Stipple engraving

20 December 2010 § Leave a comment

Stipple engraving is a form of intaglio printing where an image is build up out of stipples. The term ‘stipple engraving’ mostly refers to the technique ‘developed’ in England in the 1760’s by William Wynne Ryland and Francesco Bartolozzi (and Italian active in England), but was around much longer. While the ‘dotted manner’ was used as early as the regular engraving, it was only used as part of line engravings. But there are few exceptions like the Dutch goldsmith Jan Lutma junior who made engravings ‘opus mallei’, using only an awl, which made a much clearer dot then a burin.

With the exception of Jan Lutma, advanced stipple engravings didn’t exist until the second half of the eighteenth century when it developed from the crayon manner and the use of a combination of etching and engraving techniques. The stipple engraving became very popular in England, especially in combination with coloring 1a la poupée, but the technique didn’t receive much following in the rest of the world.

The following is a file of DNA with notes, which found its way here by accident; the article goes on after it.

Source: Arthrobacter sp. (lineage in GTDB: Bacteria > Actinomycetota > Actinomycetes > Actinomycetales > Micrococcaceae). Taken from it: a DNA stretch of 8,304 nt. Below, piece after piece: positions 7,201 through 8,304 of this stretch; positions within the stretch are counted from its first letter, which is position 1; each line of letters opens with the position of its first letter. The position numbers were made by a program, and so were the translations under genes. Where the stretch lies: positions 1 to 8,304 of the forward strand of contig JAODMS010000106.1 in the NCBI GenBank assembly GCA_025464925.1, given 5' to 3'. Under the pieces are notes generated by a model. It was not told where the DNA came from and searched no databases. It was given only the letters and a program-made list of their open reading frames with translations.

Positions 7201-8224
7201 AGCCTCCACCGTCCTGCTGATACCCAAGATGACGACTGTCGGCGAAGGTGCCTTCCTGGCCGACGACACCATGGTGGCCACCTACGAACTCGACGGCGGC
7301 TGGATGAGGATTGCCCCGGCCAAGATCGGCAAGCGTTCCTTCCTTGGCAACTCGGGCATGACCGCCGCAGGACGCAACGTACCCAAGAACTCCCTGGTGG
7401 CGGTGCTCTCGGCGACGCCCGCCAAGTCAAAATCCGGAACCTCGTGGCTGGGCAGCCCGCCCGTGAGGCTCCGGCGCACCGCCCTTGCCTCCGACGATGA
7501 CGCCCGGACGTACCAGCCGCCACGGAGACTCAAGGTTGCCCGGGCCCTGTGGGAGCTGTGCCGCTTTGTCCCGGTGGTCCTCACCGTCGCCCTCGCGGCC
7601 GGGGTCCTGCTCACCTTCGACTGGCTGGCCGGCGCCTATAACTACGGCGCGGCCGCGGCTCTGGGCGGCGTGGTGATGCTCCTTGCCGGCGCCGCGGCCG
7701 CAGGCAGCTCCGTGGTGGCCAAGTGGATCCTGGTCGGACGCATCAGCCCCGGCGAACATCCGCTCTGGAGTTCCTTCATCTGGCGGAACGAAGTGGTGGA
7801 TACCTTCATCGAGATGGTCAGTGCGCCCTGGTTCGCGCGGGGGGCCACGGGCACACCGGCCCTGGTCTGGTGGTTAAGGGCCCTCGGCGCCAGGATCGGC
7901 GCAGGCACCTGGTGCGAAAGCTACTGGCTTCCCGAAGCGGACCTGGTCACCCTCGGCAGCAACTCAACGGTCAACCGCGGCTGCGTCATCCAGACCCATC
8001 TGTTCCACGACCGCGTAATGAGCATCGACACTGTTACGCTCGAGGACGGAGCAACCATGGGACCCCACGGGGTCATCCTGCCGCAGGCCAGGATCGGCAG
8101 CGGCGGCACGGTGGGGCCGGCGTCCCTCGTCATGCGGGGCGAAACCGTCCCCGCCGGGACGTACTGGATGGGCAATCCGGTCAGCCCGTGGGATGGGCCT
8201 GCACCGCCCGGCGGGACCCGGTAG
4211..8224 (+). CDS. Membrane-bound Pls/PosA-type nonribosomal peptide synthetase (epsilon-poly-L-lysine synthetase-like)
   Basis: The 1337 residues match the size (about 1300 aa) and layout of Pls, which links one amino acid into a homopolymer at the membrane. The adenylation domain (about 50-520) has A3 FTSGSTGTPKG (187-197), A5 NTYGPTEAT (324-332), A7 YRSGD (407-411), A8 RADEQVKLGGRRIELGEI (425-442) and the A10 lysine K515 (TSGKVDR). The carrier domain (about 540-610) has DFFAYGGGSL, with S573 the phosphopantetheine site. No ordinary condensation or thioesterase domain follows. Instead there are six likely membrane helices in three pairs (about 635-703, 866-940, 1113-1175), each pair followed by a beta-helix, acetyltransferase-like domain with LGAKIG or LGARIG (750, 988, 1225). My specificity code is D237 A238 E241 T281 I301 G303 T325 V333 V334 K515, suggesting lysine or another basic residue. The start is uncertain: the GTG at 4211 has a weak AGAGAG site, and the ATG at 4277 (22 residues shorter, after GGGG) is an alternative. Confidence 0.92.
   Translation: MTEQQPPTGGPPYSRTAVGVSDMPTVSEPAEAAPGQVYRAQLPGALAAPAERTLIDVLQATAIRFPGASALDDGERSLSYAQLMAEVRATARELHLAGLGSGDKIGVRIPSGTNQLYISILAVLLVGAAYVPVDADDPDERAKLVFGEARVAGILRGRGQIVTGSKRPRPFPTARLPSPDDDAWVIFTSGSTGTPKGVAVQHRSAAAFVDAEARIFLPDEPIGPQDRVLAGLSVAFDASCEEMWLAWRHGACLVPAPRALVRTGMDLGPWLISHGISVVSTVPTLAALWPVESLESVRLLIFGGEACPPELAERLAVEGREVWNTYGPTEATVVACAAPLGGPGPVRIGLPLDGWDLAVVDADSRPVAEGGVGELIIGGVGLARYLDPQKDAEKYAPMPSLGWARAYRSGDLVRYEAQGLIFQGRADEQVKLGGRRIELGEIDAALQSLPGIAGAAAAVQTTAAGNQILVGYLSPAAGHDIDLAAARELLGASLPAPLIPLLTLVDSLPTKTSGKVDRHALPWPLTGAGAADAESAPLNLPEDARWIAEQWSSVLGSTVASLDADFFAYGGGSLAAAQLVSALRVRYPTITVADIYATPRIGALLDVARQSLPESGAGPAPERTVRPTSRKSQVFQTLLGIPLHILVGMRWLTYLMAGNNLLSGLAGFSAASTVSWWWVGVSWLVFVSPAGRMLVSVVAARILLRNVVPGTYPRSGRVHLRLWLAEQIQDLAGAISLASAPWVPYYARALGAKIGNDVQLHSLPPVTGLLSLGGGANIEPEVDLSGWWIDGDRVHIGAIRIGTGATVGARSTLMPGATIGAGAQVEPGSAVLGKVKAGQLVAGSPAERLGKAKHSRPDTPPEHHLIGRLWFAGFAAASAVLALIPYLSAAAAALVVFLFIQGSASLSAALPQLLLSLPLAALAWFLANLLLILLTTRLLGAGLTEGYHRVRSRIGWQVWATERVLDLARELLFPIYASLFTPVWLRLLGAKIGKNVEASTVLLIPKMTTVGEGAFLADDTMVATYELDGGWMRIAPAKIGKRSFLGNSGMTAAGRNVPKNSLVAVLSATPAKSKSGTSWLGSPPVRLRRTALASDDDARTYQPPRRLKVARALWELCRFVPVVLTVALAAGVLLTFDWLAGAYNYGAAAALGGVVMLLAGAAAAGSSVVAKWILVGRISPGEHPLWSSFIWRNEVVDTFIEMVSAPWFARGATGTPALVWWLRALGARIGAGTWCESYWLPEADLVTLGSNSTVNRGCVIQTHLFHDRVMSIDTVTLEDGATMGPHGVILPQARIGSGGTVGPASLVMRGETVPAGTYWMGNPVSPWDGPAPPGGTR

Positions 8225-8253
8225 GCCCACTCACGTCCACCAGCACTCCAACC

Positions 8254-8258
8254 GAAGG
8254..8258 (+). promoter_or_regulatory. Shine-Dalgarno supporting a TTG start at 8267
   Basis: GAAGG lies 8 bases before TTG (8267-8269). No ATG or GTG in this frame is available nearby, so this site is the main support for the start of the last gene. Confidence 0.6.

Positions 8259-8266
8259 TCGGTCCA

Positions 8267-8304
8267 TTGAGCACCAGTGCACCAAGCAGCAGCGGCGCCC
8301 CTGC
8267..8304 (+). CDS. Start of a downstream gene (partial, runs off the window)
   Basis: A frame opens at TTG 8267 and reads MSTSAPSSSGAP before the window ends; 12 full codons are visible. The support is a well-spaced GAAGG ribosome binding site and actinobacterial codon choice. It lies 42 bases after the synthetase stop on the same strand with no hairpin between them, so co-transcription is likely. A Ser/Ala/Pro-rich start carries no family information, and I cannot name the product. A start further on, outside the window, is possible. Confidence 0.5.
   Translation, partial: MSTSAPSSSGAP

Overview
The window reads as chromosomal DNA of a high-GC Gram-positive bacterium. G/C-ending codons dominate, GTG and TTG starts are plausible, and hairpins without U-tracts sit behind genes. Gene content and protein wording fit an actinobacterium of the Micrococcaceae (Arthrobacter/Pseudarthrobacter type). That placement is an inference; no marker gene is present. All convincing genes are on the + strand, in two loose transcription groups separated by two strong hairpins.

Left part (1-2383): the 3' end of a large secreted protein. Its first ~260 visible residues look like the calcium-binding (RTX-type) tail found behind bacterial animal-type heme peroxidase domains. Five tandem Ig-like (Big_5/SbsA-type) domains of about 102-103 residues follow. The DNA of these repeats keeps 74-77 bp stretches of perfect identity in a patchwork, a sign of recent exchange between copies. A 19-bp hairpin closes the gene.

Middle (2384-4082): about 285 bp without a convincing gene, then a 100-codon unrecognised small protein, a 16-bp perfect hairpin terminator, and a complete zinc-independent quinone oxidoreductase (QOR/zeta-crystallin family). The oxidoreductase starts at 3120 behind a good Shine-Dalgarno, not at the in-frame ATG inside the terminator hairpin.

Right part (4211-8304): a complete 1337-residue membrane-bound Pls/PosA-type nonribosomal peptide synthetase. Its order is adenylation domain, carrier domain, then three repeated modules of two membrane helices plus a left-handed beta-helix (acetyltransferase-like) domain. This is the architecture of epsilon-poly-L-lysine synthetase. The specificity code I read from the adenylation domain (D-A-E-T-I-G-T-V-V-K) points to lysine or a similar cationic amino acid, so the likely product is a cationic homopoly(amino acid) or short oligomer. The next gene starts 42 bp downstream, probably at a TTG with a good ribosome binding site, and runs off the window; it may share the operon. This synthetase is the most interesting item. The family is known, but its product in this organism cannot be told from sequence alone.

SALAMAN, M.C. The old engravers of England in their relation to contemporary life and art (1540-1800). London, Paris, New York and Melbourne: Cassel and Company, 1906. pp. 203-218.

HARVEY, F. ‘Stipple engravings as practised in England’. In: Print Collector’s Quarterly 17 (1930). pp. 48-71.

LINDEN, F. van der. Grafische technieken. De Bilt: Cantecleer, 1970. pp. 118-119.

GASCOIGNE, B. How to identify prints. A complete guide tot manual and mechanical processes from woodcut to inkjet. High Holborn: Thames & Hudson, 2004. 14b.



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